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Couch potatoes with computers beware-the Super Bowl is going online and you're the target audience.

The game between the San Francisco 49ers and San Diego Chargers will likely reach tens of millions of TV viewers and reel in upwards of $1 million per 30-second spot, but several cyberspace hopefuls are betting there are more than a few football fanatics who want to log on at the same time they tune in.

ABC will offer play-by-play commentary and statistics on America Online during the Jan. 29 game, marking what the TV network is calling the first interactive Super Bowl. AOL subscribers also will be able to download photos and video clips taken from an on-field camera. The site is part of a Super Bowl-theme area ABC Sports opened on AOL on Jan. 13.

In addition, AOL subscribers will be able to play along with the big game for the first time, using NTN Communications' QB1.

"Obviously the TV is where we want them to be," said Jonathan Leess, VP-production planning at ABC Sports. "But there's a market out there of [computer] users that are hungry for information, entertainment and some sort of interactive" experience.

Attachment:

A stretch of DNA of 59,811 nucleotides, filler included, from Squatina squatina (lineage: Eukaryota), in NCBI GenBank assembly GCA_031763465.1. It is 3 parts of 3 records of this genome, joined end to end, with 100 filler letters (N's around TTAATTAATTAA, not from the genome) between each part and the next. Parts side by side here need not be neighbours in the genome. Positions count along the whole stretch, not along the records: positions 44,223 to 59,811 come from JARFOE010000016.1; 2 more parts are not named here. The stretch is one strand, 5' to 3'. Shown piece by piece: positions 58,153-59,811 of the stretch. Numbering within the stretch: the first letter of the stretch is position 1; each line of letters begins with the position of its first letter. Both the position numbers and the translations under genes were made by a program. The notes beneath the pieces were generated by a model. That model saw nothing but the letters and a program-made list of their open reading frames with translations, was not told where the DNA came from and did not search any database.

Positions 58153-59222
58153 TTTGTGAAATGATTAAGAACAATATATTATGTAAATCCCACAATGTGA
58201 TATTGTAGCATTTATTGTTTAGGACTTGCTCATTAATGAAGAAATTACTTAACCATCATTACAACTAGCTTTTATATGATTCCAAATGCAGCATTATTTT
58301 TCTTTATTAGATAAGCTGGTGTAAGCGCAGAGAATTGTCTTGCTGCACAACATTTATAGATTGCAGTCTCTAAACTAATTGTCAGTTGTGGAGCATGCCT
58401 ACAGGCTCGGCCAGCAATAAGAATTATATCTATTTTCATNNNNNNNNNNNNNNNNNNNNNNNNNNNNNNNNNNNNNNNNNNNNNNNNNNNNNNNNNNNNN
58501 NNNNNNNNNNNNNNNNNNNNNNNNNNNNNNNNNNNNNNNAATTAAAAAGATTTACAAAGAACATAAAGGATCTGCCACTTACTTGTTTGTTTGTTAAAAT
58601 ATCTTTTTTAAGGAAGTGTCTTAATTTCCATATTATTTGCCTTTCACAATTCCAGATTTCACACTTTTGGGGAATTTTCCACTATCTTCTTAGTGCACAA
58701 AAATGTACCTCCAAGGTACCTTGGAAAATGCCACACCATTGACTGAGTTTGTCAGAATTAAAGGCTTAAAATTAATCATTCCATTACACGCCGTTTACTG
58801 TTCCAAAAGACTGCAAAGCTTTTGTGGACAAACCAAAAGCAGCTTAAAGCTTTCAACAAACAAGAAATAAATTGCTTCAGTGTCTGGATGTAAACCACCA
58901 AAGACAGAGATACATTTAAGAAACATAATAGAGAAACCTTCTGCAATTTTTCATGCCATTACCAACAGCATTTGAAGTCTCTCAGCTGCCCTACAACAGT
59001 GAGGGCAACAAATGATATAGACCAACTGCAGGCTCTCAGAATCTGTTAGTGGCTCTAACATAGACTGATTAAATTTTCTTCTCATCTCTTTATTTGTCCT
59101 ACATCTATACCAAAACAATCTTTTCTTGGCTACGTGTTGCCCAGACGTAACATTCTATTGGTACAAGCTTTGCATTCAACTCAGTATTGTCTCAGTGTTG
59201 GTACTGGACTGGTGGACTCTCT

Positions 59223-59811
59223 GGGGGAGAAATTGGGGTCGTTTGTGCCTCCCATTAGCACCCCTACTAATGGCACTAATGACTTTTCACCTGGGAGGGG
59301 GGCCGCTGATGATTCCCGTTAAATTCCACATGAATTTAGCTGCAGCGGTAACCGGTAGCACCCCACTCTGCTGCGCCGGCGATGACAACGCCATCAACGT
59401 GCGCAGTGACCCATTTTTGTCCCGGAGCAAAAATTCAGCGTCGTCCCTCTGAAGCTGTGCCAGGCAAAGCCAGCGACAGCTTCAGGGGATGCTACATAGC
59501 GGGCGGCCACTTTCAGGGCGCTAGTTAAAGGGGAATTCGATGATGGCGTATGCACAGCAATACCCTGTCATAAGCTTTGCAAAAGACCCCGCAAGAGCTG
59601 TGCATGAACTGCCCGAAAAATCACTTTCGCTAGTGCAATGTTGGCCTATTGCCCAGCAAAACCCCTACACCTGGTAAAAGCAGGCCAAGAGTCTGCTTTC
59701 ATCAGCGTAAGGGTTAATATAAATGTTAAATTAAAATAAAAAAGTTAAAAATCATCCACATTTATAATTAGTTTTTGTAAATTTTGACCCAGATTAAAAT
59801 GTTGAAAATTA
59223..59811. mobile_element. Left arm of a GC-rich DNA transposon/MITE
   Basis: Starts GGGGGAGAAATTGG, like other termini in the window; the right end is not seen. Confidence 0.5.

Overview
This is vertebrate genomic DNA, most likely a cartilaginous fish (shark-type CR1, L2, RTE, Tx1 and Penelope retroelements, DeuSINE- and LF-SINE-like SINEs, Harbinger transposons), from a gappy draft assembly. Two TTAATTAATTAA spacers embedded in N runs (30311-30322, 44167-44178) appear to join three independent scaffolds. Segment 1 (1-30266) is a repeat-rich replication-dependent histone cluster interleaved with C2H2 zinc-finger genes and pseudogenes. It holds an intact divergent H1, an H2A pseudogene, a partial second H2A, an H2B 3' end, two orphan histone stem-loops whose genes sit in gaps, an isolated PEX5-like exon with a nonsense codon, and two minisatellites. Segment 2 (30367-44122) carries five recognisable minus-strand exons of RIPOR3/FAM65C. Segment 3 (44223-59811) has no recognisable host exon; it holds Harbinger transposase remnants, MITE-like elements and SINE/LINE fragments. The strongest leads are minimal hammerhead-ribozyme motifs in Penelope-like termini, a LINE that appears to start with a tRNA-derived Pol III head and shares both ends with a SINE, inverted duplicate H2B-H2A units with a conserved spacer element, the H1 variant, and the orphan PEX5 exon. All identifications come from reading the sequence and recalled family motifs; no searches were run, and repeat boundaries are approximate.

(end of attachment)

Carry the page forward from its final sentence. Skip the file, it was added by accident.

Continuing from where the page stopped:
The Super Bowl craze isn't lost on the Internet, either. Fans can log on to to get details on Miami-area dining and lodging and player statistics, as well as order Super Bowl merchandise online. An e-mail sweepstakes offers the chance to win Super Bowl wares and two tickets to the game.

The site is operated by Electronic Marketing Services, a Provo, Utah, company that also operates iMall, an online shopping service.

At Miami's Joe Robbie Stadium, site of the Super Bowl, fans will get a taste of NTN's QB1 as part of the NFL Experience sideshow sponsored by Miller Brewing Co., a major NTN advertiser. GTE Corp., meanwhile, will sponsor a "classroom of the future" featuring interactive teleconferences with NFL players and coaches.

At home, Chrysler Corp. again will use Interactive Network to test recall of its three Super Bowl spots.

At halftime, IN subscribers will be asked to take the "Stratus Challenge," a series of 13 questions related to the new Dodge car, such as the ad's tagline and where the car will be sold. One question will ask if the game participant wants a Stratus catalog, said Marc Caroselli, VP-account supervisor at Dodge agency BBDO Worldwide, Southfield, Mich. Last year, Chrysler tested recall of ads for its Neon.

At the end of the game, IN will transmit to interested subscribers information on the car's performance, design, safety and other features.

IN also will feature a celebrity player, former Atlanta Falcons coach Jerry Glanville, who's now a Fox sports commentator.

Raymond Serafin and Jeff Jensen contributed to this story.

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